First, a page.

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How to Write a Business Plan

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					How to Write a Business Plan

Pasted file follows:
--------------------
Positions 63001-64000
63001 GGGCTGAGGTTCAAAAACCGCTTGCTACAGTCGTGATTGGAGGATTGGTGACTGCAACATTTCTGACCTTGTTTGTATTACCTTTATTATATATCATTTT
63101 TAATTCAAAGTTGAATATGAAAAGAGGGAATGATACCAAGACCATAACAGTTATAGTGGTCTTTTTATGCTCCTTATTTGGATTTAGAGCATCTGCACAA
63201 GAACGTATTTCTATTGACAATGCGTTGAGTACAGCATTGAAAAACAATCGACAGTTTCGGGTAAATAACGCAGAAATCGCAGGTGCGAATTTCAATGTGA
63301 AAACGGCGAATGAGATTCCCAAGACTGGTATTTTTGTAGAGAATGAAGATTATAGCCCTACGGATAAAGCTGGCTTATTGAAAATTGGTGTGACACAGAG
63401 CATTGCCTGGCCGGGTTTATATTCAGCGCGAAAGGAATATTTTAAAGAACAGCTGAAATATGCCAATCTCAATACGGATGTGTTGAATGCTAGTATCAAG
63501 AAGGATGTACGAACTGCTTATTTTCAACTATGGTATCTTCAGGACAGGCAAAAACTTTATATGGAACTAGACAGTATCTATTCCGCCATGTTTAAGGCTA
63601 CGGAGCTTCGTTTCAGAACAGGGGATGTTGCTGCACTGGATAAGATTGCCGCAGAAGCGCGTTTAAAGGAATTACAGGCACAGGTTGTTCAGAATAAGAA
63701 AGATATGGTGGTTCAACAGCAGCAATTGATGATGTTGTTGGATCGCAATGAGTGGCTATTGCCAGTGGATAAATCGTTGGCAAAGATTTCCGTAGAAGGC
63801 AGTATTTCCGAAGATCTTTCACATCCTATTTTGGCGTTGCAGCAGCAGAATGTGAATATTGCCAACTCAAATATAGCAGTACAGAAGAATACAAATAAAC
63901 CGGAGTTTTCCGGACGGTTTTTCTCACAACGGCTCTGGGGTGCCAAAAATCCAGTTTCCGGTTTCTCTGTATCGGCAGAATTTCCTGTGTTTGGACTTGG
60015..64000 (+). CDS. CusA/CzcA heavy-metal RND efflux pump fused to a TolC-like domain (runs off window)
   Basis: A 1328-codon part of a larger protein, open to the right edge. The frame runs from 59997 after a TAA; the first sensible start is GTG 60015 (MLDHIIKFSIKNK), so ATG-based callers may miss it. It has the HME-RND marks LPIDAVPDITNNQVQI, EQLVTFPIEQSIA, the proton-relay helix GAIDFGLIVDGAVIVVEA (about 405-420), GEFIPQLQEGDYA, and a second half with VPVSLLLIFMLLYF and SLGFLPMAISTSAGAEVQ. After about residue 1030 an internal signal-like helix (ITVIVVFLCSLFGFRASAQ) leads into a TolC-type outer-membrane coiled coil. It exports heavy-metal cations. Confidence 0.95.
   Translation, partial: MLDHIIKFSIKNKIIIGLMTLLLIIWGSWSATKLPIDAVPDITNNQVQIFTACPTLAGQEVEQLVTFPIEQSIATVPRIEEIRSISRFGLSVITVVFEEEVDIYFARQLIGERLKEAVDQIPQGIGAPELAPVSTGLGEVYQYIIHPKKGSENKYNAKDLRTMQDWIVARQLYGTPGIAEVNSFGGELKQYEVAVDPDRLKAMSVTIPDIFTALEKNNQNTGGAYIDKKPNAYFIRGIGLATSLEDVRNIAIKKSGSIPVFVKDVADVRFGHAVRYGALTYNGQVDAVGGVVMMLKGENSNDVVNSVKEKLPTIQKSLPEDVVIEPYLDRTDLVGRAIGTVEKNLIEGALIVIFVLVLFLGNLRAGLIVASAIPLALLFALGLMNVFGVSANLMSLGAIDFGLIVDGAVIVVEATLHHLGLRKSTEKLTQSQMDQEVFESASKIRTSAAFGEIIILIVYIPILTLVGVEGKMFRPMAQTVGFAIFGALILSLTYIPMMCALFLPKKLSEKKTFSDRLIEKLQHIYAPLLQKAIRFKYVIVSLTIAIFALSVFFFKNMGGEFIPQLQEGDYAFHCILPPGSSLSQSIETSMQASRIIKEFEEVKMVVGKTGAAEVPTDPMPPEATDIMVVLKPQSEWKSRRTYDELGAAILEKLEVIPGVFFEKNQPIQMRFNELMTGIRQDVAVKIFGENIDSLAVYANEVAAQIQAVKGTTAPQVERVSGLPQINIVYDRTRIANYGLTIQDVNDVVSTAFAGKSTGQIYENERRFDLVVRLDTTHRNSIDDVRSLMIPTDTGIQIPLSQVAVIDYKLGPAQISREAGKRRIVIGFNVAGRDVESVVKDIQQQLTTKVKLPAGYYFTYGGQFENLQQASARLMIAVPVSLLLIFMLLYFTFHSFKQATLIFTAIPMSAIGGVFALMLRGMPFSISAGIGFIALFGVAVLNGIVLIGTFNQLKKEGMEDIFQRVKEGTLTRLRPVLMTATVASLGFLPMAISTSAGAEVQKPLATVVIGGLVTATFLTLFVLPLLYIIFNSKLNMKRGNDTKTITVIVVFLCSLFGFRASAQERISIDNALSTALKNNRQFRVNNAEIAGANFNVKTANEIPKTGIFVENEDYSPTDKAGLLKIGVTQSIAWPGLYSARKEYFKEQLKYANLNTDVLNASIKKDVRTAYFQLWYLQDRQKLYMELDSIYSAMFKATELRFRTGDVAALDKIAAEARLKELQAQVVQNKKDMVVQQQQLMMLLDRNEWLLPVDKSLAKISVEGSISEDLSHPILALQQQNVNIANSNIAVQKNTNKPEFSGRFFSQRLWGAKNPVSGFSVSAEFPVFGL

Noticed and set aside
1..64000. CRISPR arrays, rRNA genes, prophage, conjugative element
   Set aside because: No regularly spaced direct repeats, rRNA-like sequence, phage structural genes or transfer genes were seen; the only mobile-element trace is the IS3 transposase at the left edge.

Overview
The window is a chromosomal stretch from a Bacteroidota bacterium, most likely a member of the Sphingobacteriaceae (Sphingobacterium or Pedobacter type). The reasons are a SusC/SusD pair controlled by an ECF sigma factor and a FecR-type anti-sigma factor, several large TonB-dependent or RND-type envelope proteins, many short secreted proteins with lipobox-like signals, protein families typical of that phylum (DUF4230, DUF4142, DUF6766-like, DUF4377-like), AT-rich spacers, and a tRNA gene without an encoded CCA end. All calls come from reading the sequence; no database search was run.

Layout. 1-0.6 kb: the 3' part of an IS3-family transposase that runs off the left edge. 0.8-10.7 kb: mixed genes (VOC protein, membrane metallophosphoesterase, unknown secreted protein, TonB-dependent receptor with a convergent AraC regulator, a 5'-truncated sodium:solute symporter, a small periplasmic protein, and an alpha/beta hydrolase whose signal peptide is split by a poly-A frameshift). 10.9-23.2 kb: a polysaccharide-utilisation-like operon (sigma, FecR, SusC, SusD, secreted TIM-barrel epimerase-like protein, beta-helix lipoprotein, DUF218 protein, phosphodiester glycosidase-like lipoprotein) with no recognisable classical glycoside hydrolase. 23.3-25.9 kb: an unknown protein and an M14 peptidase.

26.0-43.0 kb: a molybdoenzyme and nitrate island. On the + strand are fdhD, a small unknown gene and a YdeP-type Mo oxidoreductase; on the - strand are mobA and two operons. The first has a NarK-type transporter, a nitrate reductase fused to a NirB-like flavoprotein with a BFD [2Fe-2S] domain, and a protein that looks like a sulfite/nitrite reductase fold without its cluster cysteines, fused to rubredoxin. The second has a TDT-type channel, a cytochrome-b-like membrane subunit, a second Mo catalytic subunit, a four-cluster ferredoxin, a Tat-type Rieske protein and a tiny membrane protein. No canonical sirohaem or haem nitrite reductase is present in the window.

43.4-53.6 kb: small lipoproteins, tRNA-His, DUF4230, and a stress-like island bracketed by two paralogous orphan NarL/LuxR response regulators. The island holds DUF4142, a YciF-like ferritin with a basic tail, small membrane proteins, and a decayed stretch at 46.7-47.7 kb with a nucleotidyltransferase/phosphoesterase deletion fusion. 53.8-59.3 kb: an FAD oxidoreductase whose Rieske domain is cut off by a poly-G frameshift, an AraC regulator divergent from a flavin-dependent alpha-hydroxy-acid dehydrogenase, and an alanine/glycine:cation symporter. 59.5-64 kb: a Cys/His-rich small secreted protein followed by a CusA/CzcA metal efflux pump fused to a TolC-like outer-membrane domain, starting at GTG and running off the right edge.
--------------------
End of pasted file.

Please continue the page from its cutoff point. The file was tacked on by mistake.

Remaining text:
Market (3 pages) - Define exactly what the market for your product or service is. How large is it? How much opportunity exists? Much of the rest of the plan will be dedicated to how you will penetrate the market and how much of the market you can realistically expect to capture. - Information is easily accessible on the web (e.g. Google, www.exports.gov, and, by subscription, www.dnb.com). Competitors websites and annual reports may also be a useful source of information. Finally, see David Cromwell’s Lectures 4 and 4B on the Resources section of the website. - Surveys are also a good, albeit rough, way to help gauge a market opportunity. - Be careful to avoid overstating your market. Narrow down your market as far as you can. If you are manufacturing a medical device that will assist in kidney dialysis, your market is not realistically the entire medical device market, but rather the market for dialysis devices. Customer (2 pages) - You will not succeed if you do not understand your customer. Who exactly are you selling to? Why will they want or need your product more than any other one? Are you solving a problem they have or are you providing them a service or product they don’t know they need? - You may also want to think about how many customers you have. Will they come back for more? Product/Service (2-4 pages) - Explain thoroughly what your product/service is. What is its value? How will you deliver it? - [YES Note: While it may seem obvious, don’t forget to explain to the average Joe what your product is, how it works, and what it is used for. If you are manufacturing advanced-technotronic-thingamabobs, it may be helpful to write a part of your summary in the style of “Advanced-technotronicthingamabobs for Dummies.” Due to the nature of the competition, there is no guarantee that your judges will have the relevant technical experience to truly appreciate your product without explanation. That said, don’t completely eliminate the science of your product since 1) you may have a judge who does appreciate it and 2) it’s obviously extremely important] - If you are manufacturing a product, how and where will it be manufactured? It is always surprising how some teams totally misunderstand the infrastructure and channels by which they plan to produce and distribute their good. Understand this fully, and explain it in your plan. - If you are delivering a service, how will it be delivered and by whom? Competition (2 pages)